The Hermits Retreat

This thesis aimed to explore the use of narrative design in the region of Lecale in Co. Down. Off the coast of Ballyhornan lies a tidal piece of land, Guns Island, draped in history and mythology. I used the hermit of Guns Island as a design tool to explore the importance of narrative within architecture.

Using a story to communicate ideas presents a clear and rational method of individual experiences and how we understand our conditions. Framing design proposals as a narrative shows a perspective to clients and the public, as we all understand the importance of storytelling and its value. People may not understand design concepts, but they do understand stories. Rebecca Solnit professed that “Stories are compasses and architecture, we navigate by them, we build our sanctuaries and our prisons out of them, and to be without a story is to be lost in the vastness of a world”. Storytelling adds meaning where design cannot. Though drawings and a finished design show what can be done in the real world, narrative design shows process and progress, giving design structure.

The hermit’s story on Guns Island helped solidify the potential for new users to inhabit the island. The hermit’s philosophy is integral to his character. The folklore of his life on the island gives the island character that needs to be respected.

Through a narrative design lens, we can create suitable accommodation on an island, respecting the history and philosophy of the hermit’s way of living. The narrative helps influence the design’s form, technology and spatial qualities.

Assembling Place through Dissonance

The overall ambition of this adaptive-reuse and regeneration project was to inject new life through careful architectural intervention into the currently overlooked, and underutilised area of the Stranmillis campus around the Henry Garrett building. This is accomplished through the partial adaptive reuse of the Henry Garrett building, and the intervention of a loggia to activate the central, overlooked meadow space as an informal courtyard. The architectural challenges of this site included, the poor utilisation of the existing natural environment, partly due to the imposing road network throughout the campus that limits pedestrian movement around it. The relative lack of formal public areas for socialising and working, which include the stunning woodland and grass areas around the campus which create opportunities for informal social spaces, however they are not utilised due to the poor spatial layout of the campus, with disconnected buildings and pedestrian paths intercepted by roads. And finally, the fact that the Henry Garrett building itself, a Grade B+ listed red brick former multi purpose educational building, constructed in the late 1940’s, is laying derelict, in a state of disrepair.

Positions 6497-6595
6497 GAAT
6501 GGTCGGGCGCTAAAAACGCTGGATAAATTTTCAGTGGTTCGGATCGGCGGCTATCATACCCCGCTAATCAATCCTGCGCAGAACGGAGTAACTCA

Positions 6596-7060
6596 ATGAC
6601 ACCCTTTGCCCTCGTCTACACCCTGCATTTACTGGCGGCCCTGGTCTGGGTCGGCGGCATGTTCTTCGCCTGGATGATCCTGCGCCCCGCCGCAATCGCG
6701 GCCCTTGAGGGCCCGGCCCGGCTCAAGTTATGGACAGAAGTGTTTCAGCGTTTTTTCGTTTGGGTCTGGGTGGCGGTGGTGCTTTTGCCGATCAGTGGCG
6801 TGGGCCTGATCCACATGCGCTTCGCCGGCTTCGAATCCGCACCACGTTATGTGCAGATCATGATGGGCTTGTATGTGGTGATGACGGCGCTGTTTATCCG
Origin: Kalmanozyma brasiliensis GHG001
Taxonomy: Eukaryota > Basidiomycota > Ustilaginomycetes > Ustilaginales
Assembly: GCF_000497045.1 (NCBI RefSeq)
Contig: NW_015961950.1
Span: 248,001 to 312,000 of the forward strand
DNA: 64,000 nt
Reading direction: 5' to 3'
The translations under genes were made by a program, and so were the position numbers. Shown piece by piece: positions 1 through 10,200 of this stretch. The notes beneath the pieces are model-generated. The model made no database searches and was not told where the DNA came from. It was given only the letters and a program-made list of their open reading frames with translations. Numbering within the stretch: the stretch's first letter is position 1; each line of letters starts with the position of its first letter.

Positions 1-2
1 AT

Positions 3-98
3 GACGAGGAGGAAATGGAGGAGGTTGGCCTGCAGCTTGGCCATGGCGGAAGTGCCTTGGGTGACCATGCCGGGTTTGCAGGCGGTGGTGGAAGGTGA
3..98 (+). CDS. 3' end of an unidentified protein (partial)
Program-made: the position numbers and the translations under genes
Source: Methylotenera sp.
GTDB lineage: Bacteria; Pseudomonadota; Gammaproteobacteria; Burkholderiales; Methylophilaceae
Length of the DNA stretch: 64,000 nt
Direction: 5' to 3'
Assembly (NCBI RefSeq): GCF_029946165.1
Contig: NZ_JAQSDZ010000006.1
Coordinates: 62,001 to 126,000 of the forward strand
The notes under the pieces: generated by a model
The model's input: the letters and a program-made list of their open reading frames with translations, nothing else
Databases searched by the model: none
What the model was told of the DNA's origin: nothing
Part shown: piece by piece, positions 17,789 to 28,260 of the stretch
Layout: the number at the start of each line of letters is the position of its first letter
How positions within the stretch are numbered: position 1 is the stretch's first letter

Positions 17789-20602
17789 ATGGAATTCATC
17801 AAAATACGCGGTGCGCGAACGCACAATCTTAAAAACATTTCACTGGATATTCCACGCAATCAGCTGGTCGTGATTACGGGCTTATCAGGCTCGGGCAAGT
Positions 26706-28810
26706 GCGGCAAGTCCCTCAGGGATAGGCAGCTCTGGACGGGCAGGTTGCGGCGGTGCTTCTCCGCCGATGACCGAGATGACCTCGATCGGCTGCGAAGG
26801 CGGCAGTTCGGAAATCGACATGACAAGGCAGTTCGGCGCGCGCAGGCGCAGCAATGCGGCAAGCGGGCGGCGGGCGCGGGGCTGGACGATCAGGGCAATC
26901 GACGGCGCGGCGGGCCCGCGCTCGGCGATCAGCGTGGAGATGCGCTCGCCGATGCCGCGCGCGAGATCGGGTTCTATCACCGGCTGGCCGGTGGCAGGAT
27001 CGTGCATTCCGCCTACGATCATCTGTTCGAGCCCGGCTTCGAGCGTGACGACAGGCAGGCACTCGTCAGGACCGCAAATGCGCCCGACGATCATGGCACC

The renovation of this building could be a key intervention into unlocking the overlooked potential of the campus, as well as being crucial to preserving, and continuing to utilise the unique built heritage of Belfast. The success of the proposed intervention should re-animate this area into a socially cohesive, engaged space that will be utilised by future generations. The interventions are designed to outlast the Henry Garrett building, therefore as the existing fabric of the building further disintegrates over time, the intervention will remain, redefining the spatial alignment of the space to be shaped by future generations.

“Every building must create coherent and well-shaped public space next to it”(Christopher Alexander, in “A New Theory of Urban Design” 1987)

The Castle Centre: Shining a Spotlight on Architectural Form

The Castle Centre, situated on an inflexion between the seafront and the commercial heart of Ballycastle, provided an opportunity for an exciting performance and social hub, something wholly unique for the North Coast of Ireland. The design takes shape around five key concepts: a break in the street, a beacon for ‘the island’, the potential for two facades, using the agricultural barn as a structural module and ‘place making’. It is the very crux of the project that it must not only serve the local community and heritage, but also be a mirror of it. The elements include a central hall, individual study spaces, flexible meeting facilities, a outdoor seating facility and a purpose-built stage facing the square, with the tower being a physical representation of an attitude taken to the community which the building intends to serve: can this hub not only facilitate Ballycastle, but also the population of Rathlin Island, who are so dependent on the mainland. Through a physical beacon, which calls to the lighthouse typology so ingrained within the coastal environment, the net which the project’s cast is widened.

The long-standing ritual of barn raising became a key player in the narrative of the project. It provided the basis from which the structural module was created, and thus the project takes its form from the module. The material pallet is selected as to create independent experiences on the exterior and interior: The exterior is detailed through concrete at a human scale which is separated from the constant pitched roof by glazing. The interior is distinguished through a timber ply finish and glulam structure, creating an instant separation between inside and outside. This structural identity is dictated so that certain spatial moves can result in special places being experienced. This manifests itself predominantly in the meeting points between elements; roof and glazing, floor and wall, wall and ceiling.